Tuesday, December 30, 2014

Penjing Museum at Shanghai Botanic Gardens

One of my recent posts was about Penjing Garden at the Shanghai Botanic Gardens. Guess what..? There also was a Penjing Museum! Actually, it wasn’t that exciting. It looked a bit rundown and the majority of information was just in Chinese. Explanation plates with English translations were somewhat ambiguous. Below are some photos of the museum displays aimed to give Chinese penjing a legitimate claim of being the first and the oldest.

The following is the legend for the images above as much as I could understand it.

A - Drawing of a ceramic shard excavated in Hemudu village, Zhejiang Province. Hemudu culture is dated from 5200 BC to 4500 BC. It seems that some researchers believe that it depicts a plat grown in a container.  

B - Picture of a potted plant painted on a corridor wall. The building dates back to Eastern Han Dynasty (25–220 AD) and it was excavated in Wangdu Hebei Province. The painting is featuring a plant in a container with a stand.

C - Fresco of a person holding landscape penjing. It was discovered on the wall of a tomb build for the Tang Dynasty prince Zhang Huai (653–684 AD). It was excavated in the Qianling Mausoleum, Shanxi province.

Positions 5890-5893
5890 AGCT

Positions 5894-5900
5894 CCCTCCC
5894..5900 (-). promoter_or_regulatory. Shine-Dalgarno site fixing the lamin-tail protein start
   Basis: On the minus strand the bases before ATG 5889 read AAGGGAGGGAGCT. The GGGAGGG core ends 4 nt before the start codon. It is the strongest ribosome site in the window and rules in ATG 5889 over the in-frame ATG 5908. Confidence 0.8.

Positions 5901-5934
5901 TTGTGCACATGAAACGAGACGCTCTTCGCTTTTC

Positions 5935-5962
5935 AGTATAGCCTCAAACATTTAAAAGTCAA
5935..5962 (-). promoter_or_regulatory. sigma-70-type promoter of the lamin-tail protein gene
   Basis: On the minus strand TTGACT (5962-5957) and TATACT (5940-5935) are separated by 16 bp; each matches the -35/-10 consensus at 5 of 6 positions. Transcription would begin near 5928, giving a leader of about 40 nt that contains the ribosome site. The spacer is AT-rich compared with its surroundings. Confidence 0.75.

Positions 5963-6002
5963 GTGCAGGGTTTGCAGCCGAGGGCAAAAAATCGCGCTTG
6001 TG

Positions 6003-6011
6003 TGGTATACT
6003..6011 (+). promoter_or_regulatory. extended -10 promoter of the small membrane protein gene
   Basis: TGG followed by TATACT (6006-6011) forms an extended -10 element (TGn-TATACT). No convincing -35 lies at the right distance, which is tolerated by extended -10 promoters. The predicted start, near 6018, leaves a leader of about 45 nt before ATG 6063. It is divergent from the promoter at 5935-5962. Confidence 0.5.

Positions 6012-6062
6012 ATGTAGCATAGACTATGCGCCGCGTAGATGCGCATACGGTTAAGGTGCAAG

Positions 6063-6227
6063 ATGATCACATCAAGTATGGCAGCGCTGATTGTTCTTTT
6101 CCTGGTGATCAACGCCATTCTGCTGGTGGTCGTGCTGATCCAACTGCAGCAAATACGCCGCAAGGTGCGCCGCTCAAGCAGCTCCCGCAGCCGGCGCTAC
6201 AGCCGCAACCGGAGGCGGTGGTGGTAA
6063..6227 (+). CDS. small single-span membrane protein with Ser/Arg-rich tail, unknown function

D - Ink stone fashioned as a rock penjing. Tri-coloured glaze pottery of the Tang Dynasty excavated in Zhongbao village, Shaanxi Province (907-960 AD).

E - There was no English translation for this one, but it is a sculpture of a female holding rock penjing. It dates back to Southern Song Dynasty (1174-1252 AD).

A part of the museum wasn’t open to public, but I realised that only after entering it. It wasn’t locked and there were no “no entry” sign. The rooms were poorly lit and the exhibits were behind dirty glass, hence the photographs are not that good, but still worth sharing with those who are interested in this sort of thing. Below are images of some unglazed containers, probably Yuxing ware. The ones that look older could be Ming Dynasty (1368–1644). 

Some of the glazed containers are shown below.

There was also a variety of bonsai tables and stands (images below). One of them was ceramic (bottom image on the right) and it looks quite different from the ceramic stands I saw in Singapore (see http://lomov.blogspot.com.au/2012/06/vintage-and-antique-bonsai-pots-in.html).

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